Marina Chapman (born approximately 1950) is a Colombian-born British woman known for her claim to have spent much of her early childhood in the jungle, alone except for a colony of capuchin monkeys.
Chapman states that when she was approximately four years old, she was taken from her village (whose name she was too young to have learned), and then released for a reason she did not understand; she spent the next several years following capuchin monkeys, until hunters rescued her — by which point she had no human language. According to Chapman, she later was sold to a brothel in Cúcuta, then lived on the streets, and then became a slave of a mafia family.
A neighbour, Maruja, rescued her from her predicament. Maruja's daughter, Maria, adopted Chapman when Chapman was approximately 14, and Maruja sent Chapman to Bogota to live with one of her daughters. This family had connections to the city of Bradford, Yorkshire, England, through the textile industry. The family sent their children to Bradford in 1977 and sent Chapman to be a nanny. She had lived in Bradford since about 1983. She married a scientist in the Bradford area.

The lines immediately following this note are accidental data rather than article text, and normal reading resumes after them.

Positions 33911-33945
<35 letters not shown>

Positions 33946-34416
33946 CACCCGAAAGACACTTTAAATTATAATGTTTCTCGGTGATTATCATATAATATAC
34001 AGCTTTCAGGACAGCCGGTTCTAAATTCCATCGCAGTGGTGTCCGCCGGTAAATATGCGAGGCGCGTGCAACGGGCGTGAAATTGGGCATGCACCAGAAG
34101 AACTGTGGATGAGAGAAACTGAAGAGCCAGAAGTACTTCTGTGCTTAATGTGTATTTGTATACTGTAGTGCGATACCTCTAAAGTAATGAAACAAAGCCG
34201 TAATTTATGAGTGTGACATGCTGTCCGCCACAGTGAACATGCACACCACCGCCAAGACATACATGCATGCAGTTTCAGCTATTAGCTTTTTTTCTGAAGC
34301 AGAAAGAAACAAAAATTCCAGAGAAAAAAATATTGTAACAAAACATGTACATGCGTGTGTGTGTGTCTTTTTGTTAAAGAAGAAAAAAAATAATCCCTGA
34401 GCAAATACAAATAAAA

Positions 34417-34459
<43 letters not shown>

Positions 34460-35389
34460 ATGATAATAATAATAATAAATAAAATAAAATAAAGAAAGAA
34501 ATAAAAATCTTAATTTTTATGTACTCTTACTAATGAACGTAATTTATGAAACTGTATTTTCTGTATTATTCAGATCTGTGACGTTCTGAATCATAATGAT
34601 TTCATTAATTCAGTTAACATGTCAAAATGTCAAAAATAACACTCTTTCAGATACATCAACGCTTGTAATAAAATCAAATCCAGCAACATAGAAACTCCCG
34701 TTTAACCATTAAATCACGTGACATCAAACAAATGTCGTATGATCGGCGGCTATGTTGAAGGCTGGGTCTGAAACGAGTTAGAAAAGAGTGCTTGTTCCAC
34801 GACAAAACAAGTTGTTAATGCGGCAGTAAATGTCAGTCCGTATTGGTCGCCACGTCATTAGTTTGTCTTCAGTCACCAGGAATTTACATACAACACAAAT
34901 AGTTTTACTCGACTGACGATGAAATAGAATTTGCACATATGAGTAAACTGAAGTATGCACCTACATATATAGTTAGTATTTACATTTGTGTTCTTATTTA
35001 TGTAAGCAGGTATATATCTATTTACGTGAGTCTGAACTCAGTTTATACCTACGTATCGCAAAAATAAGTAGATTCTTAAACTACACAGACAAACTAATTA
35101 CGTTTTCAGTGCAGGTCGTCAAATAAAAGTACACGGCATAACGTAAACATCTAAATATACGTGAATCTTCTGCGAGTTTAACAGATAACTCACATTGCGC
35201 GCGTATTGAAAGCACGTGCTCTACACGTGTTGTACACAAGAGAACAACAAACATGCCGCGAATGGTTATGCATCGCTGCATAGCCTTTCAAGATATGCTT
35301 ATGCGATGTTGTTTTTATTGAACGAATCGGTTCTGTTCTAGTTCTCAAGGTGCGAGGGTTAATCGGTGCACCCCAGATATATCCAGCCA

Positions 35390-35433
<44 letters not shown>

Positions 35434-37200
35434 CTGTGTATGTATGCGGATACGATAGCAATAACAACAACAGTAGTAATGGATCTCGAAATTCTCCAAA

She subsequently wrote her autobiography, "The Girl With No Name", (published 2013 by Mainstream Publishing) with the help of her daughter Vanessa; it was rejected by several publishers because they believed it was not authentic. Her daughter, Vanessa, was involved in creating the book. She currently lives in Bradford. Chapman and her husband have two children.
National Geographic created the documentary Woman Raised By Monkeys. It premiered on Thursday 12 December 2013.
Carlos Conde, a professor in Colombia, stated that he did a test using pictures of Chapman's adopted family and capuchin monkeys that strongly suggested that Chapman was telling the truth. A University of London psychology professor, Christopher French, argued that Chapman may be affected by false memories.